Activist investor takes stake in Procter & Gamble
Yesterday, William Ackman confirmed with Dealbook.com that his hedge fund company had taken a big stake in Procter & Gamble
Earlier yesterday, before the news was confirmed by Ackman, speculation was driven by both investor activity combined with reports from several major news providers, including The New York Times and The Wall Street Journal, together with an initial report in briefing.com.
The initial report pointed to a notice from the Federal Trade Commission that gave Pershing permission to take a stake in Procter & Gamble, which has become the subject of investment speculation on the back of stagnant sales and tumbling profits.
Shares almost at year-high
Reflecting the positive reception of investors to the news, shares closed up almost 4 percent yesterday at $63.70, reversing a steady decline in recent months and putting at a close to a year-high.
Although Ackman has not confirmed exactly how big the stake will be in P&G, he did confirm that the investment will make his company a major shareholder, while confirming his belief that the stock is undervalued and represents a ‘great opportunity’ for the company.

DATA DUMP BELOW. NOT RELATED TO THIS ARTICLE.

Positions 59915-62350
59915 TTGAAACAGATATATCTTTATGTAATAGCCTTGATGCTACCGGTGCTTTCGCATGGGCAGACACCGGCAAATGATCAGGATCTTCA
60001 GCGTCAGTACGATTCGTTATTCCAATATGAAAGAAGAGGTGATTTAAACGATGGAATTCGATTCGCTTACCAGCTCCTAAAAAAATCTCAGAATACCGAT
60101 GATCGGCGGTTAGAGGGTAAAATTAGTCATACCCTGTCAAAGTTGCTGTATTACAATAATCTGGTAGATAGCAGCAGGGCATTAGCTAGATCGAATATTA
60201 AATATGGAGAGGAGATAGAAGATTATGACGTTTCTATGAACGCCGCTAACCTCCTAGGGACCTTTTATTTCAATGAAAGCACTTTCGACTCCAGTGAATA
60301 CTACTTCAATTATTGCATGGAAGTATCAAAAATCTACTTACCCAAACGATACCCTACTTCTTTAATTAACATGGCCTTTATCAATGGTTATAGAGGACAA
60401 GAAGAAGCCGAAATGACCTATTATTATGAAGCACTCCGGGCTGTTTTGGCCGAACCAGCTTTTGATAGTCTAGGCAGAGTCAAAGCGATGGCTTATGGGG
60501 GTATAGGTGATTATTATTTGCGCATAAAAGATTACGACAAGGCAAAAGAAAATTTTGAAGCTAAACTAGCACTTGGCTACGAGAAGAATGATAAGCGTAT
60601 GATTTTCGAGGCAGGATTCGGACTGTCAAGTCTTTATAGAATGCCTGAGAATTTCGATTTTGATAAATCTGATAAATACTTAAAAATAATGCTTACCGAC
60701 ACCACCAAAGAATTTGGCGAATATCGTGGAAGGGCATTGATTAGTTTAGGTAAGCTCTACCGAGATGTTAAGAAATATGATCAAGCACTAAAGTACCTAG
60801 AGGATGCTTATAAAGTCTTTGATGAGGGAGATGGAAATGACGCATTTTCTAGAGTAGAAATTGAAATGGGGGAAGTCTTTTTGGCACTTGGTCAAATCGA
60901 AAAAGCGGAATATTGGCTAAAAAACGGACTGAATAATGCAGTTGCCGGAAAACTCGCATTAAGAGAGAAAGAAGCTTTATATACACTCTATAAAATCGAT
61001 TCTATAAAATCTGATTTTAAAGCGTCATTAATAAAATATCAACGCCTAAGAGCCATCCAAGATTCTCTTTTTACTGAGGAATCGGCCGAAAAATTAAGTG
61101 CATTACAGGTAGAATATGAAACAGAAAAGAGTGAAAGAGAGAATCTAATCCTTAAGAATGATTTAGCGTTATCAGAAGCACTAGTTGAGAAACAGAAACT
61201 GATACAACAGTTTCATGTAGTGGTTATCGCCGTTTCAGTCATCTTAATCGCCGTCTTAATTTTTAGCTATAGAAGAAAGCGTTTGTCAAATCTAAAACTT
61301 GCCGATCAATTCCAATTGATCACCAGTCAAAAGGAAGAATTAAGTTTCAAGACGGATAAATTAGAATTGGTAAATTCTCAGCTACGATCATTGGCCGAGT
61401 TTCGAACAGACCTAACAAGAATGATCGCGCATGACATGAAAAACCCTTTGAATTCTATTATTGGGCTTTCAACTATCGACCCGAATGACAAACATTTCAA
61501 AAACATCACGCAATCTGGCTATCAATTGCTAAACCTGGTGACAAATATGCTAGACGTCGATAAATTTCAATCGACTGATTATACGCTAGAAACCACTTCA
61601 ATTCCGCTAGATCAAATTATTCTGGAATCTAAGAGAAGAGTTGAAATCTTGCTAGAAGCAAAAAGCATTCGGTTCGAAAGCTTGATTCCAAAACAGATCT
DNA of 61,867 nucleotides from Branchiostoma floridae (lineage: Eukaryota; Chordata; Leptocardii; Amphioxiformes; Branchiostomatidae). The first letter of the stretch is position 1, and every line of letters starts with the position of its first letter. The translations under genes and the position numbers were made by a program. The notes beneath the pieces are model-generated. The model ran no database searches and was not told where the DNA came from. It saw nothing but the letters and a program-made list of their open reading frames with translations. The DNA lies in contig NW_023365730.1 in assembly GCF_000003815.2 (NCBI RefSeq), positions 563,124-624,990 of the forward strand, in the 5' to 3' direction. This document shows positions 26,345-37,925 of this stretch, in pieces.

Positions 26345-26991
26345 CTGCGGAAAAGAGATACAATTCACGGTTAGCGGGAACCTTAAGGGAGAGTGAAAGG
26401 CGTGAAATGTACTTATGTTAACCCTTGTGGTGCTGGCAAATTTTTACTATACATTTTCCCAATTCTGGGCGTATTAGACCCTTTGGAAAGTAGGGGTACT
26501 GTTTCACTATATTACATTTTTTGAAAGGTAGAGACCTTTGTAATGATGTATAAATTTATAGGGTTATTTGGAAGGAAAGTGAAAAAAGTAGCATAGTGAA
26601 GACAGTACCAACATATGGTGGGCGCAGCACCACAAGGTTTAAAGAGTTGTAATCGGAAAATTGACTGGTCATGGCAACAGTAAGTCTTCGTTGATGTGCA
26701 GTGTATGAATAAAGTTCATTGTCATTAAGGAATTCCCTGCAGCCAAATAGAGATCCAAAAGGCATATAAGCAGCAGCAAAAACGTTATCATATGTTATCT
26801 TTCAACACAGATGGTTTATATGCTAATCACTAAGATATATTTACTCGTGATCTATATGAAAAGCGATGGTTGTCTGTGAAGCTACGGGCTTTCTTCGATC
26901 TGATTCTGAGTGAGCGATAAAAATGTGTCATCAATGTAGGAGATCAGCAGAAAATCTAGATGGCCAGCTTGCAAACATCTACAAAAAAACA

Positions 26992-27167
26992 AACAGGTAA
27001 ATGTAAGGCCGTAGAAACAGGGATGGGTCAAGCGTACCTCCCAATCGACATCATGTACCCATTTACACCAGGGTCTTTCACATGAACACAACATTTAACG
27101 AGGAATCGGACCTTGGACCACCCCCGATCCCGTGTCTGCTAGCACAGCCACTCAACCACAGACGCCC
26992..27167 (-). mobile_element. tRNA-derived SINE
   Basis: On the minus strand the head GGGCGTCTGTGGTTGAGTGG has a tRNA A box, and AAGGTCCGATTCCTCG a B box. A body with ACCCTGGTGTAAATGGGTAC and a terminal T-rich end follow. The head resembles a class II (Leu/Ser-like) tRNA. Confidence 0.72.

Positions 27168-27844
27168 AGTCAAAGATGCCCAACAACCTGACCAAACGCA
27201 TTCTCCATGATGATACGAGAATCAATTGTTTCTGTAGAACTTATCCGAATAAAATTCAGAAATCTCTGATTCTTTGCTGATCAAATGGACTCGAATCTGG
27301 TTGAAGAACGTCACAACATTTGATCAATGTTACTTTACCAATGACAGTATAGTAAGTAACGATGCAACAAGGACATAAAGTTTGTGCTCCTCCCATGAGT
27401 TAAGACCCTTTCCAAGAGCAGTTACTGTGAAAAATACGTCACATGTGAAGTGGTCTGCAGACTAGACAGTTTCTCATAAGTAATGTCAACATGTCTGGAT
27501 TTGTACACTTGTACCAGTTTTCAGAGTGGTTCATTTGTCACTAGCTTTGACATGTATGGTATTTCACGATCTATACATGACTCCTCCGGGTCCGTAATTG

Ackman has established himself as an activist shareholder in the last ten years or so, targeting large companies suffering from struggling financials or ill-defined business strategies.
In the past he has invested in companies such as Beam, Target and Canadian Pacific Railway, where he has often tried to use his shareholder influence on the executive board to bring about big changes that have shaken up business strategies and given the companies in question new direction.
Industry observers and market analysts have been speculating for some time now over what the future will hold for P&G, which has included a lot of discussion about business strategy and restructuring.
Last month Cosmetics Design reported on how an analyst at Sanford C. Bernstein had stated his belief that Procter & Gamble could become a more efficient business it if were to break up into smaller business units.
Will the company's business structure be redefined?
The company should consider splitting the business into smaller more manageable business units if it continues to see profits slide throughout the current financial years, Bernstein analyst Ali Dibadj wrote in his notes.
Dibadj estimates that if the company were to be broken up next year it would help grow the business value to an estimated $208m based on current earnings projections, a significant leap given that the company is currently estimated to be worth $171m.
In recent years the company has focused on spending in emerging markets, where market growth has continued to grow well ahead of the developed markets, specifically the US and Europe.